Viral safety of solvent/detergent-treated blood products

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Abstract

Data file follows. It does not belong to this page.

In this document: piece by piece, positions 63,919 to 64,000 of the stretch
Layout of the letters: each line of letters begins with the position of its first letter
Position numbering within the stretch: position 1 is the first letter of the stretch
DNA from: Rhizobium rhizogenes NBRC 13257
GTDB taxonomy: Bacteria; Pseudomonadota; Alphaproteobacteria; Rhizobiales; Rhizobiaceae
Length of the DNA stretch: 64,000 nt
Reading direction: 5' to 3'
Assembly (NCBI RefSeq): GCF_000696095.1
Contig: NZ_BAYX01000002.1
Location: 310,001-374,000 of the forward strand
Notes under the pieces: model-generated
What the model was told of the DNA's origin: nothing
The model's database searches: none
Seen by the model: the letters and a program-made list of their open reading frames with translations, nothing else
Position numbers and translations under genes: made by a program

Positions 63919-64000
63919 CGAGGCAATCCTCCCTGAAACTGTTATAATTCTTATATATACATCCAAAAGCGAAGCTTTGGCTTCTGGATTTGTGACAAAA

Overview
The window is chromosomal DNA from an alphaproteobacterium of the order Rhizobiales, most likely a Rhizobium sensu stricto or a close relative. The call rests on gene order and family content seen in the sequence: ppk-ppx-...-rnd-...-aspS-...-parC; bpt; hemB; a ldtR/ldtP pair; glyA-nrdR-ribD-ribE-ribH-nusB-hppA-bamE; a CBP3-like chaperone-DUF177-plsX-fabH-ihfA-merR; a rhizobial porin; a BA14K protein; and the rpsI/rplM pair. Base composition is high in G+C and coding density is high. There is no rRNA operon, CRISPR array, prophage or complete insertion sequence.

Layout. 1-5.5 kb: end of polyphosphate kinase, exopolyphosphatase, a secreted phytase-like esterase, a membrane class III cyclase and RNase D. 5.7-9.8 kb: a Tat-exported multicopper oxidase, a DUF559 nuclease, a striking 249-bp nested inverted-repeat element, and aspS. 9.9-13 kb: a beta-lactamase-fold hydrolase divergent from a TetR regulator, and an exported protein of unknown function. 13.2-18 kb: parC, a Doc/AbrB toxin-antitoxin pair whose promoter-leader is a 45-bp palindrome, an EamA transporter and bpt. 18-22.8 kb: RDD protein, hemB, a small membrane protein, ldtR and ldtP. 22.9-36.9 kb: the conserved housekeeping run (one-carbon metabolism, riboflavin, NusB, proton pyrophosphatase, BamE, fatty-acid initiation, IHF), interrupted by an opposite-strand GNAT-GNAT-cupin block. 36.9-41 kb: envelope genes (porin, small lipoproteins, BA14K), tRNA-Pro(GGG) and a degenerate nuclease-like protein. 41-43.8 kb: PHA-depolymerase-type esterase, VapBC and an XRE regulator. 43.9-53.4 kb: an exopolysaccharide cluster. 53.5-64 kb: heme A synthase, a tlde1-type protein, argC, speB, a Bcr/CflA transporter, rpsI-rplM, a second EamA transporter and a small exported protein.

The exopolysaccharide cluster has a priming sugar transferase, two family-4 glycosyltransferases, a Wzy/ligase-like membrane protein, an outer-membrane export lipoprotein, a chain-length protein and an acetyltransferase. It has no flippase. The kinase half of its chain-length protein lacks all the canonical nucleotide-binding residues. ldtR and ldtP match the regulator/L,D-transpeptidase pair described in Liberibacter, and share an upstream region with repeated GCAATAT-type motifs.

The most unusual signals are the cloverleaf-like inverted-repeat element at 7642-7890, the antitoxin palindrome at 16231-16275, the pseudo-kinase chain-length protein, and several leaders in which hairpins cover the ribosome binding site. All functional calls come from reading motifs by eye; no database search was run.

Laboratory research that began in 1982 led to the licensing in the USA of a solvent/detergent (SD)-treated factor VIII concentrate in 1985. The licence was granted on the basis of several factors. First, studies had demonstrated the inactivation of several marker viruses (vesicular stomatitis virus, Sindbis virus, Sendai virus) and other viruses such as human immunodeficiency virus (HIV), hepatitis B virus (HBV), and non-A, non-B hepatitis virus (NANBHV; now known principally to be hepatitis C virus) added to the factor VIII concentrate just before treatment. Secondly, it had been realized that the relevant viruses in transfusion (e.g. HIV, HBV, NANBHV) all had lipid envelopes. Finally, laboratory, preclinical and clinical evidence indicated that factor VIII and other proteins present in the preparation were unaffected by SD treatment. The applicability of the SD method to a wide range of products and preparations, high process recoveries and a growing body of viral safety information linked with the failure of several other virus-inactivation methods to eliminate hepatitis transmission fostered the adoption of SD technology by more than 50 organizations worldwide. SD mixtures arc now used in the preparation of a diverse array of products. Numerous laboratory and clinical studies suggest that coagulation-factor concentrates and other SD-treated products prepared from plasma pools are now safer than the individual units from which they were derived. Also, a large body of evidence indicates that hepatitis A virus (HAV) is not typically transmitted by blood and blood products. Even if a rare unit contaminated with HAV was included in the plasma pool, protection is afforded by immune neutralization, other mechanisms of inactivation, and by removal. Where the possibility of HAV transmission has been reported, other factors may have contributed to its spread.

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